Only real estate appraisers are licensed by the state. Personal property appraisers can choose to become certified by professional associations, although it is not a requirement. All other personal property appraisers assume the title regardless of their certification. Some Professional Appraisal Associations offering certification:A.S.A. – American Society of Appraisers*I.S.A. – International Society of AppraisersA.A.A. – Appraisers Association of AmericaN.A.M.A. – National Association of Master AppraisersN.A.J.A. – National Association of Jewelry Appraisers*Must adhere to Uniform Standards of Professional Appraisal Practice (USPAP) which are mandated by the Federal Government

aren t all appraisals the same
Independent Appraisals

Objective

Has no vested interest in the results of the report

Seller Appraisals

Used to justify the retail price

The appraiser is working for the seller which creates a conflict of interest

Aren’t All Appraisals the Same?

VS

slide17
Please feel free to include any of the following information in handouts to your clients regarding preservation of their possessions
preservation of artwork
Environmental

Ideally, keep humidity between 50 and 55%.

Ideally, keep temperature between 68 and 70F.

DO NOT place art objects near humidifiers or de-humidifiers.

DO fit humidifiers and de-humidifiers to the existing heating and air conditioning system to raise or lower the humidity.

Ideally, DO NOT place art works on exterior walls.

Ideally, DO NOT place paintings over a working fireplace.

DO not expose works to heat or air conditioning vents or to exterior doorways.

Lighting

DO NOT expose work to direct sunlight or high levels of artificial light.

DO NOT use painting lights attached directly to a frame and suspending over the painting.

DO install light diffusing shades or screens on windows.

Ideally, DO close curtains during daylight hours.

DO keep artificial light fixtures far from the work of art

Storage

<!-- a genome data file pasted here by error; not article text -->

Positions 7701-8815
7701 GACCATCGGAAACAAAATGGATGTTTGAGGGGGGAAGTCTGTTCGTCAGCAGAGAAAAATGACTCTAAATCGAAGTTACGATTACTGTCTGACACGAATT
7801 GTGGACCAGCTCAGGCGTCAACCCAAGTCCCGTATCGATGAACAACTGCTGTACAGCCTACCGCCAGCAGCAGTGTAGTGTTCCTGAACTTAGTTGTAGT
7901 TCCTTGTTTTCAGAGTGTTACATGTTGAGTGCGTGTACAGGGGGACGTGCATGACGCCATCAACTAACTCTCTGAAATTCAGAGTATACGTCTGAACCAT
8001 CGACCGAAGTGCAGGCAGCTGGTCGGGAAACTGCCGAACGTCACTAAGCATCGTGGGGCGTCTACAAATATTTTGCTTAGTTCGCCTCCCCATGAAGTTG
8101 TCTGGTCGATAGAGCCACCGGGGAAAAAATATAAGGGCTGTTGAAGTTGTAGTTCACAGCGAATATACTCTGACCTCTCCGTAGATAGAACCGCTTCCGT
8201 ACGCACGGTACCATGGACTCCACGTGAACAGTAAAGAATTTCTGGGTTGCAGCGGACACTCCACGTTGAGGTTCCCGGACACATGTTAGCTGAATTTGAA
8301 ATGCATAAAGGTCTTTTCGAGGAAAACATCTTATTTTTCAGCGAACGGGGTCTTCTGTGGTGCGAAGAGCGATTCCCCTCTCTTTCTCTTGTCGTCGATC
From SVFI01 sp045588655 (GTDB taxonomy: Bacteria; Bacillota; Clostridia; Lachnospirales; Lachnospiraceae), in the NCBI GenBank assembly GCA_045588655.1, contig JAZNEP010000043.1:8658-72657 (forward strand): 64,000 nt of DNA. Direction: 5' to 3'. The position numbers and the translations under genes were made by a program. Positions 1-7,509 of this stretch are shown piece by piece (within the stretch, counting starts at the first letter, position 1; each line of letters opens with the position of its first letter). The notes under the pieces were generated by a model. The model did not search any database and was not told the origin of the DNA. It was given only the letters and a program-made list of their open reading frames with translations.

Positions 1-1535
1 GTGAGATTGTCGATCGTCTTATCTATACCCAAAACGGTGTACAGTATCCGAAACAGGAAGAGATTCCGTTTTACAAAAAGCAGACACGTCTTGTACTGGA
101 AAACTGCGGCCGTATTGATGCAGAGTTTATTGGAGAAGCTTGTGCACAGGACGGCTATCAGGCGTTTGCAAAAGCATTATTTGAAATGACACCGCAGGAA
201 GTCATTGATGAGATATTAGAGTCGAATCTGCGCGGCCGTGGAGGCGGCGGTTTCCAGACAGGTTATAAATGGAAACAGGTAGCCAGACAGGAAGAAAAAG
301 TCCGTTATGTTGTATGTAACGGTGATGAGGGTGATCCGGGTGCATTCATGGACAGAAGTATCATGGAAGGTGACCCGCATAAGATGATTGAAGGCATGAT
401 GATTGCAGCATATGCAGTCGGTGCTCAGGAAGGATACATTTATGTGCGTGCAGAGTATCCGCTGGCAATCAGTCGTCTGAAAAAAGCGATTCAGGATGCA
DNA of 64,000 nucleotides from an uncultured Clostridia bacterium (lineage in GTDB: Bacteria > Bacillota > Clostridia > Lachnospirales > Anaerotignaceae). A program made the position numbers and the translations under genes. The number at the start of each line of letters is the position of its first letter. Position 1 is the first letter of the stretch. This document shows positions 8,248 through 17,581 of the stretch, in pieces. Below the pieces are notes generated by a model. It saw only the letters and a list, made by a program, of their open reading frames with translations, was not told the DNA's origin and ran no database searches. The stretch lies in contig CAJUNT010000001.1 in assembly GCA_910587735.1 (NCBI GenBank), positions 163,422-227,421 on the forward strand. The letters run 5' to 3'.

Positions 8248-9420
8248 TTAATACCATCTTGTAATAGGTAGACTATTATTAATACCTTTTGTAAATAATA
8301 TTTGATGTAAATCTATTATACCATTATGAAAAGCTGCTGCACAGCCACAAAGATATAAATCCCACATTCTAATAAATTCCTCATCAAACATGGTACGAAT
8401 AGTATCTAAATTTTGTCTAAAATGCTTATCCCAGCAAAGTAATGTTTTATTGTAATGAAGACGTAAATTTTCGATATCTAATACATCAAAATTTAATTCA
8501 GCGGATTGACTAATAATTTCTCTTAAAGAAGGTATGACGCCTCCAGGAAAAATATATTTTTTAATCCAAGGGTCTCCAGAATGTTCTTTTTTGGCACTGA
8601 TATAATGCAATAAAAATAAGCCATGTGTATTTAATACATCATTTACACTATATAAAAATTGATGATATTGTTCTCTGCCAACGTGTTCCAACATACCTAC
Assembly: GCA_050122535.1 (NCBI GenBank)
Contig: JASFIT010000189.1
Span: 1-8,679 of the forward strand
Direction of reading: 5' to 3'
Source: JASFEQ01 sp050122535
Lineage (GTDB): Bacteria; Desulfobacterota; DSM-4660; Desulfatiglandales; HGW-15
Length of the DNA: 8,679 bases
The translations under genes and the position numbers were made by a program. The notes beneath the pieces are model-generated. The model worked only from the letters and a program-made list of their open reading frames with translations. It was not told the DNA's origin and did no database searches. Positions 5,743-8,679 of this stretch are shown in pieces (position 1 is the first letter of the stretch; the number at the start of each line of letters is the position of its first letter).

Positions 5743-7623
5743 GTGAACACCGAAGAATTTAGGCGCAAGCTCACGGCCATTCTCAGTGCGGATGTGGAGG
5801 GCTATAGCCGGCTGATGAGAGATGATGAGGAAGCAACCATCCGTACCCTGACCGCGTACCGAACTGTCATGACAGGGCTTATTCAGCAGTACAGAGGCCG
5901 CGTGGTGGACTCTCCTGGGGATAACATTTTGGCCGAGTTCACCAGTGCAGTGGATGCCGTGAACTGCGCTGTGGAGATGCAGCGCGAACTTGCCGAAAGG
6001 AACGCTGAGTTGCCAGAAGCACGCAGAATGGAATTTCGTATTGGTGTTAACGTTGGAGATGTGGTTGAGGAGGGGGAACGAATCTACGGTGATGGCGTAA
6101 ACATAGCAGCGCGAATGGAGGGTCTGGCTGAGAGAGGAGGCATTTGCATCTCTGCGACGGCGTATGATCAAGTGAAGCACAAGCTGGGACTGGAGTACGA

DO have paintings wrapped by a professional art handler.

DO store wrapped paintings from sliding metal mesh racks or in sturdy wood or metal bins.

DO place foamcore or cardboard between paintings.

DO place paintings face to face and back to back.

DO transport works of art by a professional art mover.

Hanging

DO use “D” rings, mirror hangers, making sure they have an upward bend, attached to side rails.

DO use cork or wood on the back corners of the frame to allow air flow.

Cleaning Front & Back

DO use a camel hairbrush to dust the frame.

DO NOT use a feather duster or polishing cloth to remove dust.

DO occasionally check frame corners for separation.

DO NOT clean painted surface, have this done by a conservator.

Preservation of Artwork
preservation of jewelry
Preservation of Jewelry
  • General Information Regarding Jewelry
    • DO take off jewelry before doing housework or gardening
    • DO remember to clean the back of jewelry as that is where dirt collects
    • DO restring necklaces at least every two years
    • DO knot beads and pearls for protection
    • DO clean metals according to the weakest part of the item
    • IF the piece is composed solely of metal, DO clean with an ultrasonic cleaner
    • DO NOT pull jewelry off by its gemstones
    • DO NOT wear a piece with loose stones until they are tightened
    • DO NOT store valuables in heaps. Wrap each piece individually in velvet, paper or silk
  • Care and Maintenance of Your Diamonds
    • DO use an ultrasonic cleaner.
    • DO use soapy water and a brush to clean under the mounting and between the stones
preservation of furs
Preservation of Furs
  • Hang fur on wide hangers in a large enough closet to avoid crushing garments together
  • Move furs to a professional storage facility during the warmer months
    • Keeping items in an air-conditioned space would not offer sufficient protection from insects or drying out
  • Do NOT store in a humid environment
  • Have furs cleaned and conditioned every couple of years to keep the leather from drying out
    • Drying out of the leather could cause it to crack making the coat more liable to shed
  • If water damage occurs, contact a furrier immediately to asses the damage